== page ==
Dec 4, 2017
During the holidays, many crimes happen AWAY from potential victims--in the parking lot where they left their car. Former SLC police chief Chris Burbank shares a few holiday tips on what to do to minimize risk as you do your shopping. *** When you go out holiday shopping, you need to realize that more criminals—more people intent on taking things from your car—are out watching. Do not leave your purse and valuables in the car, if at all possible. If you are going to leave something in the car, make sure it’s not visible—that it’s out of sight. If you’re going to put something in the trunk in order to keep it safe, plan ahead. Don’t wait until you get to the shopping mall to get out and noticeably put your purse in the trunk and close the door. Other people, unfortunately, might be paying attention. Put it in there before you get to the shopping mall, then as you get out of your car, if somebody were to be watching this, they would have no idea that you have anything of value—nor is that attractive to them as a thief. As you shop and get packages, be organized in that. Most stores will hold purchases for you until the end of the day. So that you can go to multiple stores and then just do a pick up run, as opposed to taking something back to the car and putting it right in the back seat—where somebody, one, watches you come, and two, as they walk by the car they say, “That might be something of interest.” We’re not being paranoid, we’re just reducing the chances those packages get stolen.
Dec 4, 2017
Periodically, we may all get an email from our banking institution informing us of something new at the bank or credit union. But what if a predator uses the bank's logos and makes an email look EXACTLY as if it came from the bank? Former chief of police Chris Burbank gives us a few quick tips on how to detect fraud, and how to avoid falling victim to it. *** Criminals are very creative. In fact, you may receive an email that has all the banking institution’s company logos on there, and it’s asking you, “We have a problem, there’s nothing to worry about. Send us your account number and PIN, and we’ll change this for you.” If you receive anything like that, call the banking institution and find out. Companies are very careful, because they don’t want to be exposed. Nor do they want you, as a customer, to be exposed to criminal behavior—to someone trying to steal from them or from you as a customer. If somebody calls you claiming to be a banking institution, or somebody wants to give you money—if anyone ever asks for your personal information over the phone, or for bank information, simply say: “What number can I call you back on, or who do you represent and I’ll call the company myself and engage in that.” Even if you want to donate money, I would never donate money to anyone who cold-calls, who just calls people randomly out of the blue. I would simply say, “Thank you very much. I will contact the institution and I will make my donation that way.” That is always the best way to do business.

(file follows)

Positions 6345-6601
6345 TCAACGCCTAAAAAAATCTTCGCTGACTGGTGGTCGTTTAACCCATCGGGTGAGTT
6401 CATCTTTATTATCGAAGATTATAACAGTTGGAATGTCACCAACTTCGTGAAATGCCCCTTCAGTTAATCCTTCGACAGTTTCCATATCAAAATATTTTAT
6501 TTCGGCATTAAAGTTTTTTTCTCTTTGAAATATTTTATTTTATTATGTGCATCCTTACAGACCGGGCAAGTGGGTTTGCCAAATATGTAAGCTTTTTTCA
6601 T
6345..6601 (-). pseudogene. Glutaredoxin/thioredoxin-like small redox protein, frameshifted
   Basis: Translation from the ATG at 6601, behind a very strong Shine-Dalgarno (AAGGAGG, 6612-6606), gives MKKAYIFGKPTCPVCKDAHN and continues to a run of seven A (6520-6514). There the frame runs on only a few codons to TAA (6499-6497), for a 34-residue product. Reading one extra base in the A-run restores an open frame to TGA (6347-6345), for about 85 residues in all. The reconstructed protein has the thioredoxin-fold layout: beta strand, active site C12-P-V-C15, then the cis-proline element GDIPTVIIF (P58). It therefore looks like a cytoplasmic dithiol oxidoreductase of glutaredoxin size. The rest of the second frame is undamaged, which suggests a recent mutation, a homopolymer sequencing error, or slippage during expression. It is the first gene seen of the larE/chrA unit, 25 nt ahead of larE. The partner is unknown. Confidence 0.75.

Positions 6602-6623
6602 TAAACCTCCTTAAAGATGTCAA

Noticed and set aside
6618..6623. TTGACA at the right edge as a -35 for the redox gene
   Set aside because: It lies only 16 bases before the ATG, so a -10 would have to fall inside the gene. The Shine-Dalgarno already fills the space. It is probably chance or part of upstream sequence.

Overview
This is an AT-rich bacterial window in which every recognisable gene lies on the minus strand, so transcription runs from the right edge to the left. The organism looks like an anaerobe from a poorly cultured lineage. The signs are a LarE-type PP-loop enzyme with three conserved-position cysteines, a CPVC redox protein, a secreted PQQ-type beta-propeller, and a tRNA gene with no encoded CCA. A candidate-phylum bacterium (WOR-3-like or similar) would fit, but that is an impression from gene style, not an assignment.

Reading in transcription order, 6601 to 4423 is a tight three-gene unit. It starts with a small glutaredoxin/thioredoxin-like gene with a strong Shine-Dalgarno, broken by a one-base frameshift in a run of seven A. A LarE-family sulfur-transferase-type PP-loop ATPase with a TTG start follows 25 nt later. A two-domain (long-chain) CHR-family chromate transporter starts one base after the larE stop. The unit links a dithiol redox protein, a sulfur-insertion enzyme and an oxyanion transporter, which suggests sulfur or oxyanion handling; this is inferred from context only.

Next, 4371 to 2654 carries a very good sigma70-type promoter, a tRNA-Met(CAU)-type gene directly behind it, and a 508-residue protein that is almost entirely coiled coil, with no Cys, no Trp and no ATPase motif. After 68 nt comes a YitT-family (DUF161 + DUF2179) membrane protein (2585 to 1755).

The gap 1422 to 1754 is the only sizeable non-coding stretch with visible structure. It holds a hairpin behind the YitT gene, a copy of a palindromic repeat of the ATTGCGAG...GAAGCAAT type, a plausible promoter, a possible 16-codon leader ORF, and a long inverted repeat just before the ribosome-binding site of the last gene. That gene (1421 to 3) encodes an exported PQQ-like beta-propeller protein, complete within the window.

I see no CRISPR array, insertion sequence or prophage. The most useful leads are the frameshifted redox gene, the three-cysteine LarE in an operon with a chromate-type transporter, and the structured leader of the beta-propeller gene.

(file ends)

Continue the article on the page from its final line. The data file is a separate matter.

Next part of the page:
Nov 29, 2017
With Cyber Monday's orders getting ready to ship, how do you protect those package deliveries from thieves? Former SLCPD Chief Chris Burbank gives us a few options to minimize risk and bond together as neighbors. *** Mail order has become a huge business. We get lots of deliveries. People are sending us things, and we are ordering things. One theft that happens often during the holiday season is package theft. The nice thing about the computerized system and everything that exists in most mail order businesses—they can tell you exactly when that package is going to be delivered. If you are not going to be home, make arrangements for that package to be delivered to a neighbor’s house. Have a neighbor come pick it up—someone that you trust. Have it delivered to the back door in some circumstances. One of the things that we most often miss out on is getting to know your neighbors. When you can trust your neighbors, when your neighbors watch your house, you watch their house—on both sides of your home. You know the neighbors really well, those three homes watch out for each other. Boy, we would be very safe. It’s about reducing our exposure to risk. Minimize the chances that that package will be stolen. You can reduce the chance that you will lose that package before Christmas.